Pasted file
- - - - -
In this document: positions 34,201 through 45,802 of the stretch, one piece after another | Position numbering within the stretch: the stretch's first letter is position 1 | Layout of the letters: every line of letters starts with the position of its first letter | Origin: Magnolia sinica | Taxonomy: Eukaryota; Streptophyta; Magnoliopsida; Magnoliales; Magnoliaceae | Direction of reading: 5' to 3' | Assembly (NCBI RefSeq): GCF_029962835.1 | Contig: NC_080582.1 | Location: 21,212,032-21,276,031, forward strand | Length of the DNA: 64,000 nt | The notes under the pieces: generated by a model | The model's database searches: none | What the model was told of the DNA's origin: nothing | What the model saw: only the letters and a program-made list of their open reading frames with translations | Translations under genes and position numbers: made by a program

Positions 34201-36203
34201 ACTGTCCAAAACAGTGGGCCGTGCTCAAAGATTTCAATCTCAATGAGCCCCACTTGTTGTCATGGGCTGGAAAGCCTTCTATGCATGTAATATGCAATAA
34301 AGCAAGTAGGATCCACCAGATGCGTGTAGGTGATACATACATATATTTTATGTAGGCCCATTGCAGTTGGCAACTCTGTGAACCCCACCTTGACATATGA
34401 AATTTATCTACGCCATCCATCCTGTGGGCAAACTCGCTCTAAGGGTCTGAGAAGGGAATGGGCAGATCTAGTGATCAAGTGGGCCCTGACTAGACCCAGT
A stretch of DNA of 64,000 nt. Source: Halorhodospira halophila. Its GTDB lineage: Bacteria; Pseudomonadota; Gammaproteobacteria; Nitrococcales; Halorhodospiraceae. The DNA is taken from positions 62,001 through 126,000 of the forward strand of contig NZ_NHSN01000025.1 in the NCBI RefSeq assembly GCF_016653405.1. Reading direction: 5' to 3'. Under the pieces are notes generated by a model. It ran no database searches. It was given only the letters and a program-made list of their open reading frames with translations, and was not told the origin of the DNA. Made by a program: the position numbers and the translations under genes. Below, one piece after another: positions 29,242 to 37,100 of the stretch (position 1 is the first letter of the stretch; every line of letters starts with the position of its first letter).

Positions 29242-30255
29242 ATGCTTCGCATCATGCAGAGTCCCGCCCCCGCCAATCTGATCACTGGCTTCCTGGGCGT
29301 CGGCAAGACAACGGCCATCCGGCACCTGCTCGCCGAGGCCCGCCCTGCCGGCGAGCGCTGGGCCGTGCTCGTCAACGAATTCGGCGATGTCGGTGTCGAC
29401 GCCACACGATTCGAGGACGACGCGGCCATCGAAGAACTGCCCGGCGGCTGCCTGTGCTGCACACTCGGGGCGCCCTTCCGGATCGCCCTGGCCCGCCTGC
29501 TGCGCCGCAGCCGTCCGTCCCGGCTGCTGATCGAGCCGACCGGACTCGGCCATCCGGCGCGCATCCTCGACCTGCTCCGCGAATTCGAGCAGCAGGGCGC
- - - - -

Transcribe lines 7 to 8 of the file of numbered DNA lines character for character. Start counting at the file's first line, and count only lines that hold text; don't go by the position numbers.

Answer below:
Positions 29242-30255
29242 ATGCTTCGCATCATGCAGAGTCCCGCCCCCGCCAATCTGATCACTGGCTTCCTGGGCGT